chickens in a grad student lifestyle?

Discussion in 'New Member Introductions' started by sjanowie, Jan 12, 2009.

  1. sjanowie

    sjanowie New Egg

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    Jan 11, 2009
    Bloomington, IN
    Hello!

    I found this forum yesterday in my continuing search to learn more about urban chicken-raising. I'm a grad student at Indiana University in Bloomington, planning to buy a house this spring, and really want to raise chickens. I've never had any outdoor animals before (thought I currently have a wonderful indoor-only cat), and am totally new at this. I've been reading about everything from the municipal code which says how many chickens I can have, to plans for chicken coops, and figuring out which breed to raise and where to get chicks. This brings up a number of questions...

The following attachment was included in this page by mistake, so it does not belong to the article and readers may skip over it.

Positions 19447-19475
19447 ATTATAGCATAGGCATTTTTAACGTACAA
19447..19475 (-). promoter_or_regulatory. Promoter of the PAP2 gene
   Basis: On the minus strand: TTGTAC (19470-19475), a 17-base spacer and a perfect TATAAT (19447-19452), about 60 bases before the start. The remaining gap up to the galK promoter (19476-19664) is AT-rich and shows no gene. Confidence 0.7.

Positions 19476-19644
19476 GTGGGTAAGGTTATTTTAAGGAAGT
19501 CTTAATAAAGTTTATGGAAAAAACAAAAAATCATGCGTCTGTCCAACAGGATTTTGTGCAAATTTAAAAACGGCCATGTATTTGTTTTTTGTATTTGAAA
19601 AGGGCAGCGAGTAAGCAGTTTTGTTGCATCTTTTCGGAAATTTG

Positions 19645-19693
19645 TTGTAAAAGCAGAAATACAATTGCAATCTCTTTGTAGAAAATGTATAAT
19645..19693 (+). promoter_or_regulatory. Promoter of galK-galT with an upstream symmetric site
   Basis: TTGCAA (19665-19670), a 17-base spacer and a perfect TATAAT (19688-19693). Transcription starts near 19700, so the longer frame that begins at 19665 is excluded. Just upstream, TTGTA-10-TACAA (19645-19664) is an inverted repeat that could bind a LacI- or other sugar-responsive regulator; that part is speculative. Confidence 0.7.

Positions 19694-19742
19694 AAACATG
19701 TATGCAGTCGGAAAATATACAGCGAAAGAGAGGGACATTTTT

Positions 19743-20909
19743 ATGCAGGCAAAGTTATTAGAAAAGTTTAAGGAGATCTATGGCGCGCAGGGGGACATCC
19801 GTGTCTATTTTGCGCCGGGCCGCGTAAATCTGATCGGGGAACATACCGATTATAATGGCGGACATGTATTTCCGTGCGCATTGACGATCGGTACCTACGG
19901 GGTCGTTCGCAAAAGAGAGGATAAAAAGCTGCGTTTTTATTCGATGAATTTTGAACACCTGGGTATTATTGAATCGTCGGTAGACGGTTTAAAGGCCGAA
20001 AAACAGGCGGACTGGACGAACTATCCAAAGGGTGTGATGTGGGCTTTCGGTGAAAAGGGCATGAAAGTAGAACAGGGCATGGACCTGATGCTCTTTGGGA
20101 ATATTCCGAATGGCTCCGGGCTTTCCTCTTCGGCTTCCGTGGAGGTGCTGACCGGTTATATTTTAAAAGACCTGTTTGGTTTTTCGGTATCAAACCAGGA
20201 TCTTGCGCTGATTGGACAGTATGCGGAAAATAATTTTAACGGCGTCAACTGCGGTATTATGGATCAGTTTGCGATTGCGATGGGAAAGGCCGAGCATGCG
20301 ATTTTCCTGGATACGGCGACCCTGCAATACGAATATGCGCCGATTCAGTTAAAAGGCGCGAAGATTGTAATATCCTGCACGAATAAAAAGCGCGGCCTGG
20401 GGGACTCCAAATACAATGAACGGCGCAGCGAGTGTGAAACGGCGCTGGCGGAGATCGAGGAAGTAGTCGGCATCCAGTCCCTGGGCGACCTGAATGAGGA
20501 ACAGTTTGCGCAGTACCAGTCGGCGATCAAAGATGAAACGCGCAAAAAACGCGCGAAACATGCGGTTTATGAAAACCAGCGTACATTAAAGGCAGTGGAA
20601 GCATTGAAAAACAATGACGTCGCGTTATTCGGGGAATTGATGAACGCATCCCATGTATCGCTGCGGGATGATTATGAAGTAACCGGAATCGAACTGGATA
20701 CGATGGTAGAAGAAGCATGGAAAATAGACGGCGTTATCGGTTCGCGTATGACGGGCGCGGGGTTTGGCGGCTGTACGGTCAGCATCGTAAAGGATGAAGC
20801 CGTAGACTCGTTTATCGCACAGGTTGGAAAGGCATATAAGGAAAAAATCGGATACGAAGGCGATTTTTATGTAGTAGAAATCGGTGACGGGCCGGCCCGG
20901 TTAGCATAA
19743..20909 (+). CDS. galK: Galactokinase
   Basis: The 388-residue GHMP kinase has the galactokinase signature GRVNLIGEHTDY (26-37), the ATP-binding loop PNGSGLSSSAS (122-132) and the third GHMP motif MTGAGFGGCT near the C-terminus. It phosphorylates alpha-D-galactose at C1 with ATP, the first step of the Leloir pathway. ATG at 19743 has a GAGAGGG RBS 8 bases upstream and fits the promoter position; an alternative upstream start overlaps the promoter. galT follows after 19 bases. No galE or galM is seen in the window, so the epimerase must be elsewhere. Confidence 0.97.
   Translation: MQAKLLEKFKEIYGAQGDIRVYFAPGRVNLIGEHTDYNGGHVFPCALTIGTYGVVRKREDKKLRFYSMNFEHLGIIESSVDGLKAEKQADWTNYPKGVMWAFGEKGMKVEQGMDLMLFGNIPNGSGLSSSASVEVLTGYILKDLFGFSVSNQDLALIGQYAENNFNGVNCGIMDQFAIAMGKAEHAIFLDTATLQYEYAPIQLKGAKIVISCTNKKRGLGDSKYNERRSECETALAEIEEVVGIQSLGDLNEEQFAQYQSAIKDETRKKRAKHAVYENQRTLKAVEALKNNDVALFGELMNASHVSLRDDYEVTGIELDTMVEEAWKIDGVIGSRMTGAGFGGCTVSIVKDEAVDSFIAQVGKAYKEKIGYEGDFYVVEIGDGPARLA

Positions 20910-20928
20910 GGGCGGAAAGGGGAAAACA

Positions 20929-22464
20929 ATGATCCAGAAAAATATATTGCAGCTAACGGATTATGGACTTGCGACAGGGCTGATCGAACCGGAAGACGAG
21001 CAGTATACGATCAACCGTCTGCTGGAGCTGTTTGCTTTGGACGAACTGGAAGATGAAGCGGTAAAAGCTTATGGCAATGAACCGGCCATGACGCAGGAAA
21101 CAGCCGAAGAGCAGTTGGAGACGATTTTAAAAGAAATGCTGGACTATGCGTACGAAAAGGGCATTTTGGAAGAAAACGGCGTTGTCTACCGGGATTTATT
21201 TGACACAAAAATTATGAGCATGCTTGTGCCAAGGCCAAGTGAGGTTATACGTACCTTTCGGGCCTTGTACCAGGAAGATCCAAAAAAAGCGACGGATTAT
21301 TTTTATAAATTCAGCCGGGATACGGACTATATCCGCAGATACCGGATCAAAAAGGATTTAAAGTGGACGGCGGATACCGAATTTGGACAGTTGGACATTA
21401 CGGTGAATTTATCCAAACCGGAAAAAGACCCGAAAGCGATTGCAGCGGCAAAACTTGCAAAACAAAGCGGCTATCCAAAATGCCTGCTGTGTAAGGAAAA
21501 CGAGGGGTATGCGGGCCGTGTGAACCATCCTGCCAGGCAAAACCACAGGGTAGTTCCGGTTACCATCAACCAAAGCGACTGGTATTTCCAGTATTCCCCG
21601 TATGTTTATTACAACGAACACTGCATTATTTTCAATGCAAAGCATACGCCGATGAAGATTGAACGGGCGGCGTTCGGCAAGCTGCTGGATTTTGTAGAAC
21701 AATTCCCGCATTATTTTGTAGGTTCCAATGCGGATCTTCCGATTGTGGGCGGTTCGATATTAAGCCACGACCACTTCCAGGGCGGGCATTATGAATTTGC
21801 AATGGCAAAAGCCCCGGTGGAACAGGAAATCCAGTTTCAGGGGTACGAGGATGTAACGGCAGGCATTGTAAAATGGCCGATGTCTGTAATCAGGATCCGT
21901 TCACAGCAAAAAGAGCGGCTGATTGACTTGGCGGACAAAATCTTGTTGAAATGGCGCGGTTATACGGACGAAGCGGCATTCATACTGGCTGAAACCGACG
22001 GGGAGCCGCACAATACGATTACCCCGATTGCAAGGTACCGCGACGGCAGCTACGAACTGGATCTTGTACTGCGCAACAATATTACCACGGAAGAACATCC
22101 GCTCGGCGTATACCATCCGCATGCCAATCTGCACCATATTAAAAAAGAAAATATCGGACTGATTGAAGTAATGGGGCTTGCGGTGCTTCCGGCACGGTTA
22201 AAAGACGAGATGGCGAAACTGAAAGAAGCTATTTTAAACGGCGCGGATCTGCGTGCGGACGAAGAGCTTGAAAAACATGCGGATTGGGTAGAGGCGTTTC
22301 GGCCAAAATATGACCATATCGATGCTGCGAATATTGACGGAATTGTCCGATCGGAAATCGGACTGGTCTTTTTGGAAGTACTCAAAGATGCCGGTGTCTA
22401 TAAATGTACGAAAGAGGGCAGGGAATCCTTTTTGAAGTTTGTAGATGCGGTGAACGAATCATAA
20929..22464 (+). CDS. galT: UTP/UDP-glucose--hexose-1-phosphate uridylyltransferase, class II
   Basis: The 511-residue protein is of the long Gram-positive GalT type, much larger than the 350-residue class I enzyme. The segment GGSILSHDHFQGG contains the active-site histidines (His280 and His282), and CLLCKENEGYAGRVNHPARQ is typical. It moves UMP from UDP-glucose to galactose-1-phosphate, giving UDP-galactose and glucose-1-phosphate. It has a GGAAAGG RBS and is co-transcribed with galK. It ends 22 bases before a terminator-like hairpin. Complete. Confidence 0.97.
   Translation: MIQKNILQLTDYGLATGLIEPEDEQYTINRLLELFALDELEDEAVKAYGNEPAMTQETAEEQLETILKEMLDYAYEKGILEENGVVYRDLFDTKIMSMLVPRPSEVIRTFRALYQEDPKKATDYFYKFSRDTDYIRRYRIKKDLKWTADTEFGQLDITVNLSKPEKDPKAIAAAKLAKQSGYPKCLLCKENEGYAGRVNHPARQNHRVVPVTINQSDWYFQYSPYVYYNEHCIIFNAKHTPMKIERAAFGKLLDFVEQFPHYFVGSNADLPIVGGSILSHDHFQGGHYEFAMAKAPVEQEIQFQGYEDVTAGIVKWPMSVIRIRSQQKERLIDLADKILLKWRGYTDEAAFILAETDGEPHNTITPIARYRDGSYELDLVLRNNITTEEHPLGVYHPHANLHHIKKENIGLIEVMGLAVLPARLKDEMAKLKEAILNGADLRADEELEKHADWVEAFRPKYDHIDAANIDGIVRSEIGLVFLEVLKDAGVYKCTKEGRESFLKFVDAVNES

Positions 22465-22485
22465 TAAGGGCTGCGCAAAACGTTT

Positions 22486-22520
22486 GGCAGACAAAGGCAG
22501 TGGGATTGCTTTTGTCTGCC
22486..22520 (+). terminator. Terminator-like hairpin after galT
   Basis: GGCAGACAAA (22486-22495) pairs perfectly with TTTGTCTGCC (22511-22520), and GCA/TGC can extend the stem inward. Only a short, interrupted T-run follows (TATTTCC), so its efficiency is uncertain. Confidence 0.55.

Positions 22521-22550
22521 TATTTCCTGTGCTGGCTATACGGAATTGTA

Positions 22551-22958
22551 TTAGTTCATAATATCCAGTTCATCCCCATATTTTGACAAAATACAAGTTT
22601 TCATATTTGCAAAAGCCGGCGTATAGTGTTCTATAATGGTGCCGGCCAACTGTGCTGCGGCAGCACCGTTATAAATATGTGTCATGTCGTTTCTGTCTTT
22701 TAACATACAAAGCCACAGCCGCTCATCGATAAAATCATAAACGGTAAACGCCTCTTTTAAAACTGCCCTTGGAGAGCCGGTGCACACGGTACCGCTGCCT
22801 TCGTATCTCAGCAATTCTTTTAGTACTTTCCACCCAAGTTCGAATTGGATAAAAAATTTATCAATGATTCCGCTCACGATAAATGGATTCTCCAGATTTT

1. Do chickens require an unreasonable amount of work? I can tend them mornings before school and evenings after, but I don't have a lot of free time during the week.

    2. What breed? I want them primarily for their eggs, but would also like to be able to use their meat at the end of the year. (Is a one year turnaround too fast?)

    3. Any local advice from anyone in/around Bloomington, as to legal issues, where to buy chicks, local suppliers, etc?

    4. Chickens and gardens? I've been reading about the symbiotic relationship the two can have, and want to make the most of that when planning my garden, as well.

    Any other general advice or references/suggested reading would be great! I look forward to being involved in this online community.
     
  2. chickenannie

    chickenannie Chillin' With My Peeps

    3,156
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    Nov 19, 2007
    Pennsylvania
    See my answers below